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Christianity, secularism, and the individual


14 March 2018
6:30 pm – 9:00 pm AEDT

Sydney Conservatorium of Music
1 Conservatorium Road , Sydney


15 March 2018
7:00 pm – 9:00 pm AEDT

State Library Victoria
328 Swanston Street, Melbourne

It’s obvious. Life should be respected. We should obey the rule of law. Humans have inalienable dignity. People are of equal worth. Freedom is good. Science is legitimate. Rights should be respected, And – as Life of Brian reminded us – “we are all individuals”.

Except that it is far from obvious.

Societies have had very different levels of commitment to these values over the years, and it is only in what we call ‘the West’ that they came together in a sustainable way over the last few hundred years. 

And yet few people understand why. What does make the West the West? Rule of law, humanism, the Scientific Revolution, democracy, human rights – how did these things emerge and then embed themselves so deeply in our collective psyche? 

Nick Spencer is on a quest to rediscover our origin stories. He makes an argument that we’re all prone to selective amnesia, and offers a provocative assessment of which elements of our culture did – and didn’t – come from Christianity.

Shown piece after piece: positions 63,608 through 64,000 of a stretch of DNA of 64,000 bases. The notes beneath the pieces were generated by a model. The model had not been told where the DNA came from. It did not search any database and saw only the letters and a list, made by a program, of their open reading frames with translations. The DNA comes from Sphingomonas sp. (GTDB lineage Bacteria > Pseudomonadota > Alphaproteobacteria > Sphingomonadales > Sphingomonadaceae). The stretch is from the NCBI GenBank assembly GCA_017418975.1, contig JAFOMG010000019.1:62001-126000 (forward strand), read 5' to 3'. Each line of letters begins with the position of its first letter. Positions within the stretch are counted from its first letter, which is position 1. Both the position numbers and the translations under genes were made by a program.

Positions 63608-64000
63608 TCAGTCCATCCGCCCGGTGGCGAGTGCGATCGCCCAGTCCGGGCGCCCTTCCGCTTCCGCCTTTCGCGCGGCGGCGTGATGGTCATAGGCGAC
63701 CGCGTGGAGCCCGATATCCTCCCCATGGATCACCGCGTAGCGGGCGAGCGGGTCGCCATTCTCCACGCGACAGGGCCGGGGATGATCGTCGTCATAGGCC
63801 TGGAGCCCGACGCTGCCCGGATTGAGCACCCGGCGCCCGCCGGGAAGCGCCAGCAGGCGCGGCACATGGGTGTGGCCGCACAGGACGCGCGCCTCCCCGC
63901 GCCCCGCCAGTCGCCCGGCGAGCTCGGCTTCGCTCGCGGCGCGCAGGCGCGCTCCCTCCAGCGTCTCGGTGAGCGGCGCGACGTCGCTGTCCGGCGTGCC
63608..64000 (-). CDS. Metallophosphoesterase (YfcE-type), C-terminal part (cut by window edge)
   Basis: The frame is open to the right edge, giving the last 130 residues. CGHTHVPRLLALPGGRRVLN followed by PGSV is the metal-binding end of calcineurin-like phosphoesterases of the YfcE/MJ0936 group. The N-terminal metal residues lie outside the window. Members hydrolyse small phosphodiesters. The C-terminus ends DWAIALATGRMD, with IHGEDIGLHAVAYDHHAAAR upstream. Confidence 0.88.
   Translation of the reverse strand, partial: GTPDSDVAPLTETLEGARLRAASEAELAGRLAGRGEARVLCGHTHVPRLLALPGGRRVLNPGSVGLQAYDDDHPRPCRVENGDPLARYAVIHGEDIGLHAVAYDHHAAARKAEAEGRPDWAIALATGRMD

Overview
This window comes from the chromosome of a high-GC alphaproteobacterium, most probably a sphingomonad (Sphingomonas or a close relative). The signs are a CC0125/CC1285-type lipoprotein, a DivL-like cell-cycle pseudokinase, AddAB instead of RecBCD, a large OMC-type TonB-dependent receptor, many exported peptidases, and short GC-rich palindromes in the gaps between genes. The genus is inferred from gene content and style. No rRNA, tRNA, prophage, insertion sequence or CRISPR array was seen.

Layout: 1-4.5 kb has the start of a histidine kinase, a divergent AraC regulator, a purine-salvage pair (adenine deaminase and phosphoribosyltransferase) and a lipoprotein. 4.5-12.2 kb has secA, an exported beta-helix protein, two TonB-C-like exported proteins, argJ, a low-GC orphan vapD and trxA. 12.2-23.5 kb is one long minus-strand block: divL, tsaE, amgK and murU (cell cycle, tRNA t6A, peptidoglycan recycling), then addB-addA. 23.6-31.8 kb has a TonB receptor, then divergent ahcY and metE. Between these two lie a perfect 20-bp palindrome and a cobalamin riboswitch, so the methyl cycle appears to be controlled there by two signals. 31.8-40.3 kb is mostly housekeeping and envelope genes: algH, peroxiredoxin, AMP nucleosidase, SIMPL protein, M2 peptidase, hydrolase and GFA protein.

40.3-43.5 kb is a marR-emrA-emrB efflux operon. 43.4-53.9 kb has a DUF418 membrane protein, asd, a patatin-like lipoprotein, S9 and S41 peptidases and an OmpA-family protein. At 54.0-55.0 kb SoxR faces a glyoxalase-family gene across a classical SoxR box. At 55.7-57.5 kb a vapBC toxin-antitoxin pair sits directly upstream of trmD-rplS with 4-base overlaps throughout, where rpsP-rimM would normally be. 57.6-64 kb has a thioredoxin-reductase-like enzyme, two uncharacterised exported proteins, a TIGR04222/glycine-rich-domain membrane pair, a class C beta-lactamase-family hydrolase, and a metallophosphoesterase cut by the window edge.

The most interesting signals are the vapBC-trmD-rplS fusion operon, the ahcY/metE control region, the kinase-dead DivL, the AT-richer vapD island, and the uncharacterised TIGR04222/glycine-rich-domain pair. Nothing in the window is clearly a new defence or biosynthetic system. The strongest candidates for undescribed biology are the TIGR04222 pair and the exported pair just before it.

Nick Spencer is a Research Director of Theos Think Tank in London and author of several books including Atheists: The Origin of the Species (2014), The Evolution of the West: How Christianity Has Shaped Our Values (2016), The Mighty and the Almighty: How Political Leaders Do God (2017), and most recently The Political Samaritan: How Power Hijacked a Parable (2017).

Nick has written for The Guardian, Church Times and The Telegraph and been described by The Economist as “like a prophet crying in the post-modern wilderness”. Outside of Theos, he is Visiting Research Fellow at the Faiths and Civil Society Unit, Goldsmiths, University of London and a Fellow of the International Society of Science and Religion.

The Richard Johnson Lecture is an activity ​of the  Centre for Public Christianity.  The lecture seeks to highlight Christianity's relevance to society and positively contribute to public discourse on key aspects of civil life.

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